Dec 22, 2010

Cell phones in Africa: Why did governments let this happen?

Bad governments hold on to power not only by controlling fake elections but also the market. Family ties with the few monopolists and threats to defiant businesses allow governments to maintain the business status quo they benefit from. Competition is held in check. And when a foreign company finally manages to set up shop, government officials are quick to throw a monkey wrench into it. This is one major reason why development doesn’t happen in many African countries and beyond.

Yet a few companies have managed to penetrate markets controlled by anti-development leaders. Coca-cola is one example. Another is cell phones. Cell phones are now everywhere in Africa. Prices are lower and coverage better than in Canada. Why did governments let this happen?

Governments can benefit from more business as it generates tax revenues. In the Central African Republic, 40% of tax revenues apparently come from Orange, a French cell phone company. The government surely benefits from these revenues. And so does everyone else (Aker and Mbiti 2010). But in Bihar, India’s poorest state, a "property developer laments how crooked officials in his state prefer “taxing” inputs—the first investments made—to demanding a share in the output of an enterprise, a practice he says is more common in Bengal" (Economist, 4 Nov 2010). If corruption is there to stay, the latter type would at least allow for some competing businesses to flourish.

Development can happen but businesses, and above all foreign companies, must learn how to convince bad governments that they will enjoy the future tax revenues more than the monopolistic rents.


Dany Jaimovich - Bakary Baludin said...

First of all. I see Coca-Cola usually as part of the problem more than the solution. The local branches in developing countries do what they have to do to produce: bribe, horrible working conditions, en even killing (see this: So I will never put Coca-Cola together with cell phones (in top of that, what poor countries need is drinkable water, not a black sweet liquid)
The story of mobile phones is different. It is something that is manly beneficial (of course there may be some costs, particularly for those not having cell phone, and also in terms of losing some of the beauties of traditional life versus a lot of bad things of the global village, including the music...), and the Aker and Mbiti 2010 is very clear about this.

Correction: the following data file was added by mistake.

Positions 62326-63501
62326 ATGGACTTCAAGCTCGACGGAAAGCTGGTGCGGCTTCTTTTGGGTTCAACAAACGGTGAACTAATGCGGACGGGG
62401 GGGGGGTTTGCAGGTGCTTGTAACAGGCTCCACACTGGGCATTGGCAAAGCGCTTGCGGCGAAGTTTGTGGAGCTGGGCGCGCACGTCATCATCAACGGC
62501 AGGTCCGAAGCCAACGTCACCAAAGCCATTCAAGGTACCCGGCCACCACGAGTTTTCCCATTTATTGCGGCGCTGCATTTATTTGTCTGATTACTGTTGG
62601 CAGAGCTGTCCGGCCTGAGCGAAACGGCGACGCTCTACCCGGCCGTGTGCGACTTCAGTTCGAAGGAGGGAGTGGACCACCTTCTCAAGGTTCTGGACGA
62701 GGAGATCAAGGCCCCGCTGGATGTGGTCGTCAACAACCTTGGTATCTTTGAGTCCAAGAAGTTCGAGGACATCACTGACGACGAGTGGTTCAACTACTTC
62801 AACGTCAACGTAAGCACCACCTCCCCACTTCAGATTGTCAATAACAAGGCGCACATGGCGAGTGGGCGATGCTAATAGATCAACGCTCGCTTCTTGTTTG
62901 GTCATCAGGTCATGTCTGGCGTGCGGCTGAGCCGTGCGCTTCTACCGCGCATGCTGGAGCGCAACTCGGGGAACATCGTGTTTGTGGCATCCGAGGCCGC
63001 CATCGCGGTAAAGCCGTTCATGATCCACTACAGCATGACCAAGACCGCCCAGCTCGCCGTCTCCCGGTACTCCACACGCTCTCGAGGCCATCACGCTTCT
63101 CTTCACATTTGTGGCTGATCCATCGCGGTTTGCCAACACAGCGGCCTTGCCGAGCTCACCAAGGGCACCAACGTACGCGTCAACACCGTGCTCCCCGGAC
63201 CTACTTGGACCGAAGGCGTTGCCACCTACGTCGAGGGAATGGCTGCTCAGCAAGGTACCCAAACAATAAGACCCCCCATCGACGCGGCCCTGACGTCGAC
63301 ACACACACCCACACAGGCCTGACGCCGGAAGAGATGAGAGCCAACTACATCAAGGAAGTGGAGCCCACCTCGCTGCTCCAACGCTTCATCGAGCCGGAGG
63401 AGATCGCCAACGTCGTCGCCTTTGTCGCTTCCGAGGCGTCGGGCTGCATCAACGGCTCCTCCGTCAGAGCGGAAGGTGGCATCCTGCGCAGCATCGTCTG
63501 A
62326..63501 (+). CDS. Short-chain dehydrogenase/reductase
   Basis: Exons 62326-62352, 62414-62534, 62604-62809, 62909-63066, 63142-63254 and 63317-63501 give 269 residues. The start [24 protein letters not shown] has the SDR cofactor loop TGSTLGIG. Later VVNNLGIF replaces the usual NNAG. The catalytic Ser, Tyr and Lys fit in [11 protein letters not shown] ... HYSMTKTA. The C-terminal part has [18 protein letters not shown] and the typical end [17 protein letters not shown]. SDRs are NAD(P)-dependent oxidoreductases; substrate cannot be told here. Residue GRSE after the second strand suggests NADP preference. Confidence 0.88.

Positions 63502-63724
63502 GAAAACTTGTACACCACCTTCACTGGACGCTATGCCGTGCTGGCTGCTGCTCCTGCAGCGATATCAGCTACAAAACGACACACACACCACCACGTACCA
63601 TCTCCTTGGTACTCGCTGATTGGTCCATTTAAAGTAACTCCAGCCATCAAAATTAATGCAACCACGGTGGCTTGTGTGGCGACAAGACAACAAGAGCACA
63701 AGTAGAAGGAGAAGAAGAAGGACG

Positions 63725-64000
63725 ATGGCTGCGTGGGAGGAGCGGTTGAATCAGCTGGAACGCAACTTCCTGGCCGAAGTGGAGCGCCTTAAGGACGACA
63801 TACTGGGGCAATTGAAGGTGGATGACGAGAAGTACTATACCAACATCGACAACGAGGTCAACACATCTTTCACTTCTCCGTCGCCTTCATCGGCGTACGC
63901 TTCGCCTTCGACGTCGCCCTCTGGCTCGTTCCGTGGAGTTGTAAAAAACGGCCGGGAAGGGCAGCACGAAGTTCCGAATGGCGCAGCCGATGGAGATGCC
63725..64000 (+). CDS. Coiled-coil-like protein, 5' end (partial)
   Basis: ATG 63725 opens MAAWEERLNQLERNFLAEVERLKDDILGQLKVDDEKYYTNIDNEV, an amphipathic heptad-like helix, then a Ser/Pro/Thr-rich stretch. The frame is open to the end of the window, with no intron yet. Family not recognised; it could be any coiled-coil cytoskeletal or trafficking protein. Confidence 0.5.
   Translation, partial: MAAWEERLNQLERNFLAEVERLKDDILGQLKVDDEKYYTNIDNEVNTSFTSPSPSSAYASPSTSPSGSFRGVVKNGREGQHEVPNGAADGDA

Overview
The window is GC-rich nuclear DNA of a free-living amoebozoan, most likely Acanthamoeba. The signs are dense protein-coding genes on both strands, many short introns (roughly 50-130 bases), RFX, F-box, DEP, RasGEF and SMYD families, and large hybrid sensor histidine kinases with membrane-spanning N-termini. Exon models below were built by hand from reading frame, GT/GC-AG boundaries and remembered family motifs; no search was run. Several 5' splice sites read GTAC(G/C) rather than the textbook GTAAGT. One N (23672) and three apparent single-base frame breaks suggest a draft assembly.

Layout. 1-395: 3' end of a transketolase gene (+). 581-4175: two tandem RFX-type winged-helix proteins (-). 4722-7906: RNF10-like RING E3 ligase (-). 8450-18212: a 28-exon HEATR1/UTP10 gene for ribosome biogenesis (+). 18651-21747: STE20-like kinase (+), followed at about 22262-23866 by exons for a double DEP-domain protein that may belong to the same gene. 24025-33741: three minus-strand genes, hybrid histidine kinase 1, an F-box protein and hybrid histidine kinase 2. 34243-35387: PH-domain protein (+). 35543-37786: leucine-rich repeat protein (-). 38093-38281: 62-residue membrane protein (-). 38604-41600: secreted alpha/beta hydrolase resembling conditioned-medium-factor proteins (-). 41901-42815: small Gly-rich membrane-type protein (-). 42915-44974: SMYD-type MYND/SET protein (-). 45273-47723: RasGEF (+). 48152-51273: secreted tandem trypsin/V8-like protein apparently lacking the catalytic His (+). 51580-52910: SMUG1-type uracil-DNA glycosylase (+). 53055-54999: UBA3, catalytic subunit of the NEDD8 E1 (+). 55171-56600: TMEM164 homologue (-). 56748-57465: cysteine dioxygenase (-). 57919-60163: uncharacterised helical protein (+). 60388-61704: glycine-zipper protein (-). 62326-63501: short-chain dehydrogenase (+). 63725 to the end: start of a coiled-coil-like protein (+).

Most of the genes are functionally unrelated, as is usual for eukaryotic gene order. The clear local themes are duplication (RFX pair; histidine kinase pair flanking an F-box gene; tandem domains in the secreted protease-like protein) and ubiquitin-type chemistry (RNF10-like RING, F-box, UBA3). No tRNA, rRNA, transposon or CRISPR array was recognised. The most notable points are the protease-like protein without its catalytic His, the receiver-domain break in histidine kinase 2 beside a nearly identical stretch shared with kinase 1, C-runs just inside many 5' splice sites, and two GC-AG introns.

But I agree that the fact that mobile companies managed to rapidly entre the African market is remarkable. The point is that Governments and, particularly, medium and low rank officials profit from extracting the rents of local entrepreneurs, but with big transnational companies is different. It is difficult for them to impose enough corruption burdens to avoid competitors to entry. Maybe the first companies bribed to entry, a low cost compared with a huge market to gain. Then other firms came and competition started, even local competitors .

Natascha said...

It seems that cell phone companies demonstrated to the world that the African market is marketable. The cell phone markets I know do all have multiple competitors. Moreover, the different enterprises do not only compete with one single standard offer but have a variety of complex and customer matched products. Often even remote places have cell phone coverage.

Huge gains are possible because fees for telephone calls are almost perfectly divisible. Thus, once the cell phone is purchased, which can be done at a relatively low rate at the black market, even the poorest can use this medium of communication.

It is a known fact that many a mickle makes a muckle. Put differently, all these tiny fees charged for calls add up to sizable revenues for the cell phone companies. What is the lesson that can be learned? First, the cell phone market is an African success story. Second, similar products that create a huge demand across social groups and have low sunk cost can be launched in Africa under similar market conditions as cell phones. Yet, it remains to study the mechanisms of these "sub-markets" and to draw more general lessons for market entry and competition in other sectors.